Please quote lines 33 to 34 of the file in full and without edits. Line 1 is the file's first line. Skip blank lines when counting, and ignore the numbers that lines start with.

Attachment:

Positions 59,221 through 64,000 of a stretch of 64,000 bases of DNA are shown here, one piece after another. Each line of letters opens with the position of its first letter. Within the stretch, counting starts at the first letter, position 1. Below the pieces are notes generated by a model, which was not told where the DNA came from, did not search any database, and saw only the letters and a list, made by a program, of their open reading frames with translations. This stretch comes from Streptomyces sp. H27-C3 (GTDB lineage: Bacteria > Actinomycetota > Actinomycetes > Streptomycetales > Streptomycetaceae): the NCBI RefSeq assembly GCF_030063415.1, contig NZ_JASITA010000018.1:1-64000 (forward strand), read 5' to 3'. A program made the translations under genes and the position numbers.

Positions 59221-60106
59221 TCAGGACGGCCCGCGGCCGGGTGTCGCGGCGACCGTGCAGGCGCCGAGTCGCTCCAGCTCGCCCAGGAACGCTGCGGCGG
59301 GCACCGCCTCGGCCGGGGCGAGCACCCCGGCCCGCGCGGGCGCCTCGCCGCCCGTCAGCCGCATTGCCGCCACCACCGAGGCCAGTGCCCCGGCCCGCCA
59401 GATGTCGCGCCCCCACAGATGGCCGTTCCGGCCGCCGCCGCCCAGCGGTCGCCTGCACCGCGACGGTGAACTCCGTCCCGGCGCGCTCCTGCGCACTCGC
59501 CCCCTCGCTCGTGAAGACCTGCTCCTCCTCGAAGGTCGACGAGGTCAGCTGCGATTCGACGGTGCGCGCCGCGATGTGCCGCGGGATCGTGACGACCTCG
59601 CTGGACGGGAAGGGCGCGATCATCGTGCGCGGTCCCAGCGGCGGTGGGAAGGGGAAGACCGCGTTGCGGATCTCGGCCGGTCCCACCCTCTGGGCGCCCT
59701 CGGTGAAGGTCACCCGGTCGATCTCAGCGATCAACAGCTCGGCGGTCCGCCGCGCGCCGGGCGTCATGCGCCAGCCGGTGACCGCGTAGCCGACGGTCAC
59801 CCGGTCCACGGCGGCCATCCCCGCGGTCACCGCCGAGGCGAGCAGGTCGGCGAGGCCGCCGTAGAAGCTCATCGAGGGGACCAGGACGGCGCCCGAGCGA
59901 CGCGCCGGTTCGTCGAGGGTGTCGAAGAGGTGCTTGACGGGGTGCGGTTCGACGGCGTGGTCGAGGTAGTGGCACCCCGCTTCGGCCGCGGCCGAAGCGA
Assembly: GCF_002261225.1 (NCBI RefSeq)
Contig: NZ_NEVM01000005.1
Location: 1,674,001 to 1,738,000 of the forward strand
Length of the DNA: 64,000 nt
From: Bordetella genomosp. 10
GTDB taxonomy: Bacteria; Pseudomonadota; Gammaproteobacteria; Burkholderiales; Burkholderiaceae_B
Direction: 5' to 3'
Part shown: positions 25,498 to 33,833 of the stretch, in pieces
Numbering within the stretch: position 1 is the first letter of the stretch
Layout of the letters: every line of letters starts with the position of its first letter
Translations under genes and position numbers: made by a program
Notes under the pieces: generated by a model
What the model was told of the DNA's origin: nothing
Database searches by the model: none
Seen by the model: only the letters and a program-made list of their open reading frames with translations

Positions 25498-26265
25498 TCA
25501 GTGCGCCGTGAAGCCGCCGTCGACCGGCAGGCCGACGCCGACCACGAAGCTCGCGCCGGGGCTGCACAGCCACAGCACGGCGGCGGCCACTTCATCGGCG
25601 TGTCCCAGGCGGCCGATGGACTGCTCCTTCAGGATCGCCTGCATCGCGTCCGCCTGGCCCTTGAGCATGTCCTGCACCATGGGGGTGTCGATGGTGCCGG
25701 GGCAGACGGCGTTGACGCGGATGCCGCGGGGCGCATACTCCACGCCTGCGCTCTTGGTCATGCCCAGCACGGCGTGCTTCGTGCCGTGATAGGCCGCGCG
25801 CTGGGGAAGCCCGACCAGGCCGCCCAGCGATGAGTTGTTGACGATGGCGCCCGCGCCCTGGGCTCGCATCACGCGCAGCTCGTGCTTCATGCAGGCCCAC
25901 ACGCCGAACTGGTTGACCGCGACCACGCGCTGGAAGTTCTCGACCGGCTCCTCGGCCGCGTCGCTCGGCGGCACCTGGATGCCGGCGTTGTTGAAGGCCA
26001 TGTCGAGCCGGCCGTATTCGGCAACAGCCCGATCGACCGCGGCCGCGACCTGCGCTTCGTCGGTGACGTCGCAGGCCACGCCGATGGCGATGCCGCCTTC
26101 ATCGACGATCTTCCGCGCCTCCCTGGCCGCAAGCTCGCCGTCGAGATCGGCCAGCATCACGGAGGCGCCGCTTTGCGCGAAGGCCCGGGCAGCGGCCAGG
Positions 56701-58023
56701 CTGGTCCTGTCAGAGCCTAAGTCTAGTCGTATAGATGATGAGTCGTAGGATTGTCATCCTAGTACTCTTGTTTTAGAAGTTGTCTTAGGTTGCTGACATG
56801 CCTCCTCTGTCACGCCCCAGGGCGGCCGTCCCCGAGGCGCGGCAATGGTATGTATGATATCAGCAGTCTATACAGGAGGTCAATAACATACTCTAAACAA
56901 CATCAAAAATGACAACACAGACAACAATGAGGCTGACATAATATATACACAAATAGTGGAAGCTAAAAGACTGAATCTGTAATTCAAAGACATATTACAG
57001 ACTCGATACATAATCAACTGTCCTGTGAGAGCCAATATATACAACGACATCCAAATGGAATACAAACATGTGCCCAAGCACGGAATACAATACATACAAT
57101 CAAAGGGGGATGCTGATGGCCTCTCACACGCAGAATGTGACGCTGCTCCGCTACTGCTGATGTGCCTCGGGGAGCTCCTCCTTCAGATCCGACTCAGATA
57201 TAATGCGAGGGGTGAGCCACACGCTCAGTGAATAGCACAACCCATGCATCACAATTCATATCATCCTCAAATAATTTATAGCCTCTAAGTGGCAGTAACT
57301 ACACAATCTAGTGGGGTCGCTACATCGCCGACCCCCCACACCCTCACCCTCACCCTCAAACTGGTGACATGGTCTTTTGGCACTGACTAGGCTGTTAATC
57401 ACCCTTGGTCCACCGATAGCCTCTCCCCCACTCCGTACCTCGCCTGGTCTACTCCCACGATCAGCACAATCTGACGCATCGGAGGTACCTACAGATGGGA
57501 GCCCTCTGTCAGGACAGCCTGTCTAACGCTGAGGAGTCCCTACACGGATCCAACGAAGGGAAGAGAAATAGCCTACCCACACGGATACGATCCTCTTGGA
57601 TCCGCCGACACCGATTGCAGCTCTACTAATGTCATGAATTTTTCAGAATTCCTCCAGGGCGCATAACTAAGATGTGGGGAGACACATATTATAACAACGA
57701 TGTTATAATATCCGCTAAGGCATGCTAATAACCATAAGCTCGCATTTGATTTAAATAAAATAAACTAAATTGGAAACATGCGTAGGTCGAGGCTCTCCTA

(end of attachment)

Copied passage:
26001 TGTCGAGCCGGCCGTATTCGGCAACAGCCCGATCGACCGCGGCCGCGACCTGCGCTTCGTCGGTGACGTCGCAGGCCACGCCGATGGCGATGCCGCCTTC
26101 ATCGACGATCTTCCGCGCCTCCCTGGCCGCAAGCTCGCCGTCGAGATCGGCCAGCATCACGGAGGCGCCGCTTTGCGCGAAGGCCCGGGCAGCGGCCAGG